© 2003Leuba divided all his rich collection of definitions into twogroups, to which he added his own third one:1.
Those definitions that treat religion as “the
recognition of a mystery pressing for in
Those definitions which adopt
view that religion is “a feeling of absolutedependence on God.”
Leuba‟s definition that “religion is the
of powers which are believed todirect and control the course of nature and
The above classification cannot be regarded as final,
since newer definitions like Leuba‟s easily arise. The
definitions seem to be descriptions that, arising throughinduction, are not always comprehensive. The variety ofpsychological perspectives and definitions are also anissue of philosophical investigation.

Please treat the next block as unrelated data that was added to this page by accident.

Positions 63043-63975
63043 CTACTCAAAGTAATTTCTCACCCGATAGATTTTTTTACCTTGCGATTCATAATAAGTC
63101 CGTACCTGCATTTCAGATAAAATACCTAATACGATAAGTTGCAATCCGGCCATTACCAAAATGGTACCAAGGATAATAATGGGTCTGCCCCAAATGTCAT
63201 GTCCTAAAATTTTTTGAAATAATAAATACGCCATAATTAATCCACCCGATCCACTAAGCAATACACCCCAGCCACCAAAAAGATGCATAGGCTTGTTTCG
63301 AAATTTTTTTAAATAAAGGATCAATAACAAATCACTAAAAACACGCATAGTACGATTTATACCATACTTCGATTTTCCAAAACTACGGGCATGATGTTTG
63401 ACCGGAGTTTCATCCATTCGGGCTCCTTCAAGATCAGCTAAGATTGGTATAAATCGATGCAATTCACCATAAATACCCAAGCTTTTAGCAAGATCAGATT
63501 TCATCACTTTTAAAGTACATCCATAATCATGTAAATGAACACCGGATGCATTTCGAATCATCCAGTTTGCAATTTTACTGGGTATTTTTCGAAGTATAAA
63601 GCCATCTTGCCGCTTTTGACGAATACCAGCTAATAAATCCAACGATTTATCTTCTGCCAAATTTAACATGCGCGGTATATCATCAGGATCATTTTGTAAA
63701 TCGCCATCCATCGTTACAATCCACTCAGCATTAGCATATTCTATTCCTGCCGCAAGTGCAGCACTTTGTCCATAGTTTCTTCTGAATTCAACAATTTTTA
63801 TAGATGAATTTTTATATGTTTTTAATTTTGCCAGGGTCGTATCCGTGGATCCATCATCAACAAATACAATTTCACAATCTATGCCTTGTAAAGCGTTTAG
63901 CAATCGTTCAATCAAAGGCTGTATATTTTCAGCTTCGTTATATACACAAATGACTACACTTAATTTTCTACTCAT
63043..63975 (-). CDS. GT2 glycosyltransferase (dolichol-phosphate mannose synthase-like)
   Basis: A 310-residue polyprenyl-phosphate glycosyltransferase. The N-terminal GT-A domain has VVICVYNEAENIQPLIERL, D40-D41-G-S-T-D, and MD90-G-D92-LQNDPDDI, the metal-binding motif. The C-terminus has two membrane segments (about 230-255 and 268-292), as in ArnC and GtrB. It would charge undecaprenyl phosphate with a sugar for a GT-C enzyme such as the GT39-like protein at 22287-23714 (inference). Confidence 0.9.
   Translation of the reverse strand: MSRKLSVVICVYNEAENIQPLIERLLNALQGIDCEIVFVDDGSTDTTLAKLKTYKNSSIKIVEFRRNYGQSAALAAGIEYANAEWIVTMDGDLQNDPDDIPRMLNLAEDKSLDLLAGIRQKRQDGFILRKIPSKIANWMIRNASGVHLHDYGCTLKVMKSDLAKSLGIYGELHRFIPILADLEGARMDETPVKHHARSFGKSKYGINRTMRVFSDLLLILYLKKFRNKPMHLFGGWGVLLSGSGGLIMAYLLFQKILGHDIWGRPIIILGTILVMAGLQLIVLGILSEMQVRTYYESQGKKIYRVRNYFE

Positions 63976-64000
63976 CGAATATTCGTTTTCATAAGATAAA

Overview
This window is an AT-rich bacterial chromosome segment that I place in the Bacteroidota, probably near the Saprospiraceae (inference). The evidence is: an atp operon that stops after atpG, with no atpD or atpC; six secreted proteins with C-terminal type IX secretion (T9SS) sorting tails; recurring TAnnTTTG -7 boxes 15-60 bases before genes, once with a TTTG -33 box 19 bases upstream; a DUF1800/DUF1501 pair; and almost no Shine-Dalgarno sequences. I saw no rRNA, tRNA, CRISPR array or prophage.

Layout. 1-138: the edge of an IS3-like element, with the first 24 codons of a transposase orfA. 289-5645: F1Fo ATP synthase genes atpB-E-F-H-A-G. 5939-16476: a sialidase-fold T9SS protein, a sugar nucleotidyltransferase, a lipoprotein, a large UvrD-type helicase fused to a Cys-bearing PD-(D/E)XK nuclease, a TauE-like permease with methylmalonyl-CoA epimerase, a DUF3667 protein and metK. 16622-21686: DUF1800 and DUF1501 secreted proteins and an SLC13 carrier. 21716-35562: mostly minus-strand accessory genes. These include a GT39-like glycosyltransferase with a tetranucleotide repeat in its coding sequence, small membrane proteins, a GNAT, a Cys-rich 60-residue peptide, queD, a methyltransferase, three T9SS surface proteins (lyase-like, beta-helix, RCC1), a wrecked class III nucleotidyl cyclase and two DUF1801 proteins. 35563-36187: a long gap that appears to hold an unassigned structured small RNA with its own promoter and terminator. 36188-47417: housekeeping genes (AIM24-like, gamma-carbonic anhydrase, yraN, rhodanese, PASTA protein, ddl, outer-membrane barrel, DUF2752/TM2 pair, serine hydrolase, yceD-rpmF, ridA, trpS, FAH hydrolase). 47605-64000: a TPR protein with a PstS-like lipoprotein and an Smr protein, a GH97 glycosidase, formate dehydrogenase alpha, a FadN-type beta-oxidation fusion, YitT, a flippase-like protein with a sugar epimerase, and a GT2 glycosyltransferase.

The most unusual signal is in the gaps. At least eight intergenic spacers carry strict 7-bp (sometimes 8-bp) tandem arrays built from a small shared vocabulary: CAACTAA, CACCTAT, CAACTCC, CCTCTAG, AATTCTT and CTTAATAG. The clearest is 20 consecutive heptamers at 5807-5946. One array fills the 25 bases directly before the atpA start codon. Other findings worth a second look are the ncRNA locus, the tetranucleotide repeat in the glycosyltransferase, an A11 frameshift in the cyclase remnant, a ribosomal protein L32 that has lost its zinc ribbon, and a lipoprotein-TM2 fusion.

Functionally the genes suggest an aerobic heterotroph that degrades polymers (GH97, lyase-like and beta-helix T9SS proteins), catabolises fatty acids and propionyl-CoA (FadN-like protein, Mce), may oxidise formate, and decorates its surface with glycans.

As early as 1916, Professor C.C.J. Webb had said that “I
do not believe that religion
be defined.” This does
not, however, mean that the psychological definitions ofreligion are of no practical value. We must distinguishbetween definitions and descriptions. While definitionsgive essential meanings, descriptions state the externalappearances. Obviously, the attempts to define religionare not merely attempts to describe but attempts topoint out the essence of religion. Psychologyunderstands the various rites, beliefs, and expressions ofreligions as reflective of a religious consciousness which ittries to investigate. The psychological definitions ofreligion do try to locate the essence of religion in the
consciousness and not in the external “symbols”, which
are only interesting as long as they lead to anunderstanding of religious consciousness. It is the